custodians sources by 6195nl1

VIEWS: 0 PAGES: 27

									Custodians of Empire
Who? What? When? Chronology and the Sources
        Significant dates in the history of the guard
27 BC (?)            Formal organisation by Augustus
2 BC                 First praetorian prefects appointed
AD 14                Action in Pannonia
AD 23                Move to Castra Praetoria
AD 31                Fall of the praetorian prefect Sejanus
AD 41                Participation in the assassination of Gaius
AD 65                Pisonian Conspiracy against Nero
AD 69                Involved in the machinations between Galba,
                             Otho and Vitellius
AD 70                Appointment of Titus as praetorian prefect
end of 1st century   Creation of equites singulares Augusti
2nd century          Praetorians as front-line troops
AD 180s            Prominent praetorian prefects under
                   Commodus
AD 192             Murder of Commodus; accession of Pertinax
AD 193             Murder of Pertinax; ‘auction’ of empire by
                   guard; accession of Septimius Severus; guard
                   disbanded and replaced by legionaries
AD 205             Fall of the praetorian prefect Plautianus
AD 217             Assassination of Caracalla with involvement of
                   the praetorian prefect Macrinus
AD 222-3           Problems with guard under Alexander Severus
AD 249             Murder of Philip the Arab’s son in the camp
                   after the death of his father in the field
late 2nd century   Diocletian reduces the number of the guard
AD 306             Praetorians declare Maxentius emperor in
                   Rome when Constantine is named in Britain
AD 312             Guard disbanded by Constantine
LITERARY SOURCES
• Who?
• Problems?
…Tiberius had scarcely entered Illyricum when he was
summoned by a hasty letter from his mother; but it has
not been satisfactorily uncovered whether at the city of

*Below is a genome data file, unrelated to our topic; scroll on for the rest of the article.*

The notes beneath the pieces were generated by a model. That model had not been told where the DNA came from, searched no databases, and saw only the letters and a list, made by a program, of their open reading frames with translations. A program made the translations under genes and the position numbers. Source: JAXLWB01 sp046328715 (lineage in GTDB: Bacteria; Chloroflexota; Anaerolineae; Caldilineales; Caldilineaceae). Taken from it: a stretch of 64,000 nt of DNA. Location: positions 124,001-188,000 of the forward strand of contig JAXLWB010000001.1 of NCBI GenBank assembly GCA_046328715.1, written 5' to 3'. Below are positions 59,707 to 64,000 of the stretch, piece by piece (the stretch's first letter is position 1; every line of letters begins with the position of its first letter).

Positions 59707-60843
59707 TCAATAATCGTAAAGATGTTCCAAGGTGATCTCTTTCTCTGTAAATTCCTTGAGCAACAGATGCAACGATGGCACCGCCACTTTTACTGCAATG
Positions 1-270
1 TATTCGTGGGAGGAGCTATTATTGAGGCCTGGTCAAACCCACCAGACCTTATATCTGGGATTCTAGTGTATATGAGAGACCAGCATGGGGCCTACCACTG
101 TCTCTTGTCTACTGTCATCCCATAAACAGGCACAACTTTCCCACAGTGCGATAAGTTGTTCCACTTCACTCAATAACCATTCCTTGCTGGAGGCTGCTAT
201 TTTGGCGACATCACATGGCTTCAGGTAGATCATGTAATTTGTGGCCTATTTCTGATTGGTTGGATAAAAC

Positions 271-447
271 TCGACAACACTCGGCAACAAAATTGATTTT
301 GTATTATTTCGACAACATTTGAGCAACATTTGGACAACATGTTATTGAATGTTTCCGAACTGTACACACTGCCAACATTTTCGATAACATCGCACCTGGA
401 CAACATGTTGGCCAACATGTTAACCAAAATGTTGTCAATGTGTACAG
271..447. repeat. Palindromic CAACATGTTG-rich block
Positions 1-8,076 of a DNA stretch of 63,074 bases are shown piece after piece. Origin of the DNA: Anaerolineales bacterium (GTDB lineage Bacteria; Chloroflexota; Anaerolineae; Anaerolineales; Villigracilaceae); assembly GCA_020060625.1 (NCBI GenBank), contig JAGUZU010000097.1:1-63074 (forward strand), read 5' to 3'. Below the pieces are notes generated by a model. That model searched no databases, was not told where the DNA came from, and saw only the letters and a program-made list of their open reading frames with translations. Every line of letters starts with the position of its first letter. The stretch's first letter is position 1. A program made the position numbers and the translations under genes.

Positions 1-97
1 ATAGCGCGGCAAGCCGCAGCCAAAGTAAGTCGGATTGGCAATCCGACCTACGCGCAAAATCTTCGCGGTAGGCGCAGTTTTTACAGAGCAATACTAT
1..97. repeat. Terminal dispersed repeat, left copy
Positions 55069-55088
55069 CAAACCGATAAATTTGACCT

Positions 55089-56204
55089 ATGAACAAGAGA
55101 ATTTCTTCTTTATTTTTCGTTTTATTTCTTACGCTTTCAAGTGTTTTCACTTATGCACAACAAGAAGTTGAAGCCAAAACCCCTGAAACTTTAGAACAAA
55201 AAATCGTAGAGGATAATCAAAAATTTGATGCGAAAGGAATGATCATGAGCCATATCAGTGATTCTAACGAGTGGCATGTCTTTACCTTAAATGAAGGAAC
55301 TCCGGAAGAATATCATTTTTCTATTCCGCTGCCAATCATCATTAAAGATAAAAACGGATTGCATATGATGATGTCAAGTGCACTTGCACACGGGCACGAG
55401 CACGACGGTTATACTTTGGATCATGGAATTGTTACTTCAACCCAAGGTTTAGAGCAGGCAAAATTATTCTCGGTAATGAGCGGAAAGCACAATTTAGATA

Nola he discovered Augustus still breathing or lifeless.
For Livia had cordoned off the house and streets with
fierce guards, and from time to time favourable news was
published until, after provision for what the occasion
demanded, a single report carried the simultaneous
announcement that Augustus had passed away and that
Nero was in control of affairs.


                                   Tacitus Annals 1.5.3-4
Meanwhile [Libo’s] house was being
encircled by soldiery, and they were making
a din even in the forecourt, so that they could
be audible and visible, when finally Libo,
racked by the very banquet which he had laid
on as his last pleasure of all, called for an
assailant, grasped the right hands of his
slaves and tried to place a sword in them.
And as they in their trembling retreat
overturned the light placed nearby on the
table, in darkness now fatal to himself he
directed two blows into his vital organs. At
the falling man’s groan his freedman ran up;
and the soldiers, seeing the slaughter, stood
back. The accusation was nevertheless
carried through before the fathers with the
same assertiveness, and Tiberius swore that
he would have asked for the man’s life,
despite his guilt, if he had not hastened his
voluntary death.

                  Tacitus, Annals 2.31 (AD 16)
…Sulpicianus, who had been sent by Pertinax to the camp to set
matters in order there, remained on the spot, and intrigued to get
himself appointed emperor. Meanwhile, Didius Julianus, at once